[quote][p][bold]sarfhamton[/bold] wrote: [quote][p][bold]IssacJacobs[/bold] wrote: It’s sad that the economy is in such a bad position that these cuts are necessary. However, the state cannot afford to care for these older people. The state is not a charity. I would like to see a more caring atmosphere to be built on good principles of self-reliance and entrepreneurship. I think charities will be strengthened if all people are doing better and this will fund elderly care. Furthermore, more emphasis should be placed on pensions as schemes that are essential to pay for car costs in older age. With the growing elderly population it is important we make these cuts now before the care cost becomes astronomical.[/p][/quote]1) Most older people will pay towards their care as it is chargeable. 2) Most older people paid tax and NI all of their life so they deserve a decent service 3) Decent care at home is better and cheaper than going into a home 4) We all get old one day[/p][/quote]Well said. Georgem
  • Score: 0

3:16pm Wed 11 Jul 12

Irate Wintonian says...

A Southampton resident wrote:
So carers will now get 30 min to complete a series of tasks instead of the 15 min they were getting? This means that over a typical shift, the carer will now see half as many pensioners as they were seeing previously. What is the betting that the private care companies, who have taken over the caring of pensioners and other vulnerable people and who exist to make a profit in doing so, will effect a hefty increase in their charges to cover the shortfall and so maintain their profit margin?
If a client requires a 30 minute call, the care package put in place should be for 30 minutes.

Likewise, if only 15 minutes is required (and in some cases it is), why should the state or whoever is paying for the care, pay for extra time that is not necessary?
[quote][p][bold]A Southampton resident[/bold] wrote: So carers will now get 30 min to complete a series of tasks instead of the 15 min they were getting? This means that over a typical shift, the carer will now see half as many pensioners as they were seeing previously. What is the betting that the private care companies, who have taken over the caring of pensioners and other vulnerable people and who exist to make a profit in doing so, will effect a hefty increase in their charges to cover the shortfall and so maintain their profit margin?[/p][/quote]If a client requires a 30 minute call, the care package put in place should be for 30 minutes. Likewise, if only 15 minutes is required (and in some cases it is), why should the state or whoever is paying for the care, pay for extra time that is not necessary? Irate Wintonian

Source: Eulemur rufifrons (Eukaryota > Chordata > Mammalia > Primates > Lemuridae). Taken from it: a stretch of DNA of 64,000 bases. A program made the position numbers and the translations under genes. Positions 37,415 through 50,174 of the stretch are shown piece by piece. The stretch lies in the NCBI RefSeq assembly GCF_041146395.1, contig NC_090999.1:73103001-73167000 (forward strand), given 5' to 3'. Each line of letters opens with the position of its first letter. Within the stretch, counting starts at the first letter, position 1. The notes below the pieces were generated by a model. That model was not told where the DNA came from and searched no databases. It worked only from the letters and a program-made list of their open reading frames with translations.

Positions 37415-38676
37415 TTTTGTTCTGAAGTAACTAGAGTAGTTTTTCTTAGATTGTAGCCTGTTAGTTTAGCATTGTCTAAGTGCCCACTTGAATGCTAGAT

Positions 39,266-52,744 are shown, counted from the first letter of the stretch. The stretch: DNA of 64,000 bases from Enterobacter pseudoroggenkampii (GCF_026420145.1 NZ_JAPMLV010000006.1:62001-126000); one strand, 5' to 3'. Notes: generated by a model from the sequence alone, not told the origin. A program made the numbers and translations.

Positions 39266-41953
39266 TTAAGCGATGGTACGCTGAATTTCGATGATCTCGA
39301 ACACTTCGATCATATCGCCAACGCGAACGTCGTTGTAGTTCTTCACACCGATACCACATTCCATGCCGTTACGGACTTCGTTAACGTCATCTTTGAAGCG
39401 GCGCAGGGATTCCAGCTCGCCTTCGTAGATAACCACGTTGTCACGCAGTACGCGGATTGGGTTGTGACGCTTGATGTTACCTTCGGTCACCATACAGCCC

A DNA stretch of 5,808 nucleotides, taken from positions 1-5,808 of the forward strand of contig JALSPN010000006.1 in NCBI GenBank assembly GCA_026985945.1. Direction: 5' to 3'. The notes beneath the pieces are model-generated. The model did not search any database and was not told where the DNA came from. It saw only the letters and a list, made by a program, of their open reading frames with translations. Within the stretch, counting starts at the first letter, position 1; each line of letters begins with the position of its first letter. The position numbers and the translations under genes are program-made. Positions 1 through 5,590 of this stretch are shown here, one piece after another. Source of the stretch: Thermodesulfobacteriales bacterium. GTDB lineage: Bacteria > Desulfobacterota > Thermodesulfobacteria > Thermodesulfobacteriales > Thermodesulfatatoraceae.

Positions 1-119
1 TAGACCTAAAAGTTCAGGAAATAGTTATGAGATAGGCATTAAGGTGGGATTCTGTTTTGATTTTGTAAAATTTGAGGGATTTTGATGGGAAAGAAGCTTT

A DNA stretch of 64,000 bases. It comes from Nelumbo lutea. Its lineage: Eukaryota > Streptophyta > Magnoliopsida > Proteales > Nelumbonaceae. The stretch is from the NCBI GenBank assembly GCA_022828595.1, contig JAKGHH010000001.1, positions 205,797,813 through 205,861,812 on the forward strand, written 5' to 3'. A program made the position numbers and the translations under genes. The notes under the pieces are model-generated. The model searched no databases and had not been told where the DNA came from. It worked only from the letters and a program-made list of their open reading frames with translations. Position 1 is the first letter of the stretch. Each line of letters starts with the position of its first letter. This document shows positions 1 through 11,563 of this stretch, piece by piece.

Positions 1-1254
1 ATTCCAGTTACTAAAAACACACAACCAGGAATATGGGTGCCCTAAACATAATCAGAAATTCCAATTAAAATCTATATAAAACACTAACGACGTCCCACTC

• Score: 0

3:18pm Wed 11 Jul 12

BillyTheKid says...

IssacJacobs wrote:
It’s sad that the economy is in such a bad position that these cuts are necessary. However, the state cannot afford to care for these older people. The state is not a charity.

I would like to see a more caring atmosphere to be built on good principles of self-reliance and entrepreneurship. I think charities will be strengthened if all people are doing better and this will fund elderly care. Furthermore, more emphasis should be placed on pensions as schemes that are essential to pay for car costs in older age.

With the growing elderly population it is important we make these cuts now before the care cost becomes astronomical.
You obviously have no idea of what you are talking about, adopting an indifferent attitude to a matter that has brought shame upon the UK.

Most elderly people paid for "cradle to the grave" care all their working lives. They were promised that by the government after WW2. It is something that is above party politics, and should have remained in place, working now as effectively as it did in the fifties, WHATEVER THE COST TO THE COUNTRY !

There are thousands of businesses making billions of profit for themselves and their shareholders. It is these greedy, selfish, bast ards who own the care homes and think it is right to charge each "service user" £50,000 a year for a bedroom the size of a bathroom full of cheap self-assemby furniture, one common room for all, and food from Netto, all run by unqualified, inexperienced teenagers on minimum wages under an overpaid home manager. Out of every million going into a care home, half of that is going straight into the bank accounts of the owners. And, of course, the visiting private care companies operate in a similar way.